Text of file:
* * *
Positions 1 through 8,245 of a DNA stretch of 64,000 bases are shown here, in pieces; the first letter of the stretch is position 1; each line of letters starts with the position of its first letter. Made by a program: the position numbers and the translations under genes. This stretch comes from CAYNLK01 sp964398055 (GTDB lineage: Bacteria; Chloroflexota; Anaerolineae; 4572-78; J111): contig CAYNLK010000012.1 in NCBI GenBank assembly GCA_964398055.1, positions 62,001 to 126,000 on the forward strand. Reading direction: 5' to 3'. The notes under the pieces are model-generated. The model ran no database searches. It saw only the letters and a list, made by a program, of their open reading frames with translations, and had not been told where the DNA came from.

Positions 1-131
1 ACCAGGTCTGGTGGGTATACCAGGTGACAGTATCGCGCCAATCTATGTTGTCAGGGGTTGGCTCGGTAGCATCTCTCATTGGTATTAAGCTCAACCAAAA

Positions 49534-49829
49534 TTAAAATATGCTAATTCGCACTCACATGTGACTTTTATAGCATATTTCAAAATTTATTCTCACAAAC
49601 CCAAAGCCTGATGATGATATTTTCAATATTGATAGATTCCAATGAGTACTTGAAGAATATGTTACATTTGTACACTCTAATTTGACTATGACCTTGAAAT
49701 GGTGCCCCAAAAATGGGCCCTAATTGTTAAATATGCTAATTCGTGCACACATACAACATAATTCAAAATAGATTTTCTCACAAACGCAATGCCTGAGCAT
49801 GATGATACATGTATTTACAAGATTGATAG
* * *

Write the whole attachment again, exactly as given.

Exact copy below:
Positions 1 through 8,245 of a DNA stretch of 64,000 bases are shown here, in pieces; the first letter of the stretch is position 1; each line of letters starts with the position of its first letter. Made by a program: the position numbers and the translations under genes. This stretch comes from CAYNLK01 sp964398055 (GTDB lineage: Bacteria; Chloroflexota; Anaerolineae; 4572-78; J111): contig CAYNLK010000012.1 in NCBI GenBank assembly GCA_964398055.1, positions 62,001 to 126,000 on the forward strand. Reading direction: 5' to 3'. The notes under the pieces are model-generated. The model ran no database searches. It saw only the letters and a list, made by a program, of their open reading frames with translations, and had not been told where the DNA came from.

Positions 1-131
1 ACCAGGTCTGGTGGGTATACCAGGTGACAGTATCGCGCCAATCTATGTTGTCAGGGGTTGGCTCGGTAGCATCTCTCATTGGTATTAAGCTCAACCAAAA

Positions 49534-49829
49534 TTAAAATATGCTAATTCGCACTCACATGTGACTTTTATAGCATATTTCAAAATTTATTCTCACAAAC
49601 CCAAAGCCTGATGATGATATTTTCAATATTGATAGATTCCAATGAGTACTTGAAGAATATGTTACATTTGTACACTCTAATTTGACTATGACCTTGAAAT
49701 GGTGCCCCAAAAATGGGCCCTAATTGTTAAATATGCTAATTCGTGCACACATACAACATAATTCAAAATAGATTTTCTCACAAACGCAATGCCTGAGCAT
49801 GATGATACATGTATTTACAAGATTGATAG